According to his letter, Buffett was diagnosed with Stage 1 prostate cancer, meaning the cancer had not spread beyond the prostate. The prognosis is generally excellent for this early-stage cancer, and for many men, just monitoring the cancer to ensure it doesn’t spread is proper. More aggressive treatments are available, including surgery and radiation therapy, which Buffett plans to undergo. The problem with these options is that the treatment may be worse than the disease.

The fact is, 75% of men over the age of 80 have cancer cells in their prostate, but in elderly men cancer grows so slowly that the men are much more likely to die of something else.

Moreover, for all men, prostate tests are not sophisticated enough to determine which of these cancers are dangerous and which are not. Without knowing, most men opt for treatment. But for every 1,000 men treated for prostate cancer, five will die of complications from surgery. Side effects of both SURGERY and radiation can include impotence, incontinence and frequent urination — all for a disease that, at Stage 1, has less than a 1% chance of causing death in the next 10 years.

The annual cost of PSA testing contributes $3 billion annually to health care spending, much of it paid for by Medicare and the Veterans Administration, without significant health benefits.  In fact, Richard J. Ablin, the scientist who discovered PSA, calls its widespread use a “public health disaster.”  Buffett’s high profile cancer coverage should have been an opportunity to educate the country that, for many, more conservative options would not only save them from harmful, unnecessary treatments, but also potentially reduce health costs.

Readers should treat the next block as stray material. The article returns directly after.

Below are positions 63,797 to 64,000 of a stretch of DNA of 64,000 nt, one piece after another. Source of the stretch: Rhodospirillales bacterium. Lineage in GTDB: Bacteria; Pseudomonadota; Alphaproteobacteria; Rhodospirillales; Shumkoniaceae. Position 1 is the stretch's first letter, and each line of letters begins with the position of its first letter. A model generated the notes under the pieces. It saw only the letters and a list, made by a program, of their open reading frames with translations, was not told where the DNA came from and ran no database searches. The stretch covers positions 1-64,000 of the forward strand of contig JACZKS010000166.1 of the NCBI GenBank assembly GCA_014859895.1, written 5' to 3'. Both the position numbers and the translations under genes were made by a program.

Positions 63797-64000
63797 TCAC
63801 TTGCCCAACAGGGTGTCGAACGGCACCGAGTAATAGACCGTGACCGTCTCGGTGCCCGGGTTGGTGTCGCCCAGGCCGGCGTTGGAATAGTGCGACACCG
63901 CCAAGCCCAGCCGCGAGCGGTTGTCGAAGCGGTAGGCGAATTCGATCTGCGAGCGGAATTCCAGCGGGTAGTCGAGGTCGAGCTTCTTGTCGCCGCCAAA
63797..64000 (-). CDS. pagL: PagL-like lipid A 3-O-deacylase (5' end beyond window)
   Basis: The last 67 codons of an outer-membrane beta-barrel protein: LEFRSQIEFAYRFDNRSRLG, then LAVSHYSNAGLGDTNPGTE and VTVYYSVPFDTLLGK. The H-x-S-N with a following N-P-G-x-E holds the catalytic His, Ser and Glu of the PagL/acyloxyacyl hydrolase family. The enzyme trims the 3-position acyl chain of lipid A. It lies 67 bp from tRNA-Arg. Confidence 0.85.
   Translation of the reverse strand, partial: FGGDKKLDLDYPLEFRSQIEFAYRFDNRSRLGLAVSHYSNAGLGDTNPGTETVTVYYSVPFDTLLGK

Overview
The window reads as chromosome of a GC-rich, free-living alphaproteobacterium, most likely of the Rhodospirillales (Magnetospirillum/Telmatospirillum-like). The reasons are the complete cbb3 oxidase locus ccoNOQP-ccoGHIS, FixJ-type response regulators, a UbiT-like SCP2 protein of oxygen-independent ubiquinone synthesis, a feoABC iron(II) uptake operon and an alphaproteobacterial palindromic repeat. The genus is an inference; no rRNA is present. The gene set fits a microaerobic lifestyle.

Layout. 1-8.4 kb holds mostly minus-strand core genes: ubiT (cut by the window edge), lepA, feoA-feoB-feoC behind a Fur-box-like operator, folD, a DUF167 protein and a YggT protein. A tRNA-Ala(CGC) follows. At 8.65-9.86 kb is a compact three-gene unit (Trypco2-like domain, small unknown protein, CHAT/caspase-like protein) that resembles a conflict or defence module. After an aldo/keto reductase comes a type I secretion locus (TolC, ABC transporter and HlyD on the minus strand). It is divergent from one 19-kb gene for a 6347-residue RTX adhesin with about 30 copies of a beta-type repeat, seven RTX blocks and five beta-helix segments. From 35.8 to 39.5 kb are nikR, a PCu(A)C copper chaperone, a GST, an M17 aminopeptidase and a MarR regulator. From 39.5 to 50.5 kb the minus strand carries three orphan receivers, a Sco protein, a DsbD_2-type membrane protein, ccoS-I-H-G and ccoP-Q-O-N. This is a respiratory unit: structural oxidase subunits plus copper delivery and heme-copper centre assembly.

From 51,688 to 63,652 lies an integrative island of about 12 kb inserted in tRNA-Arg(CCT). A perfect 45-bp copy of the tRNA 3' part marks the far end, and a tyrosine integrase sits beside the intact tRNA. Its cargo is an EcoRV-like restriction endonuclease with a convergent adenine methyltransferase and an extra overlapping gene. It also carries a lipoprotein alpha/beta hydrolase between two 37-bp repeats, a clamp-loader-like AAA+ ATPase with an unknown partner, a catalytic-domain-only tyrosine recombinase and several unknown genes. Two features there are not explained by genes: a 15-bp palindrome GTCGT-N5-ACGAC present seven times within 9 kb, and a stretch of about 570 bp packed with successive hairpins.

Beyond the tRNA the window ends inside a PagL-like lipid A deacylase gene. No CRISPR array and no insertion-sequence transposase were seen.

Instead, some may view Buffett’s decision to screen for prostate cancer and aggressively treat it as the right thing to do. I’m not second-guessing the approach taken by Buffett and his medical team. And I also understand that some men would rather know their prostate cancer status and accept the risks of too much testing. but we should realize that Buffett’s prostate cancer path isn’t necessarily the right road for every man.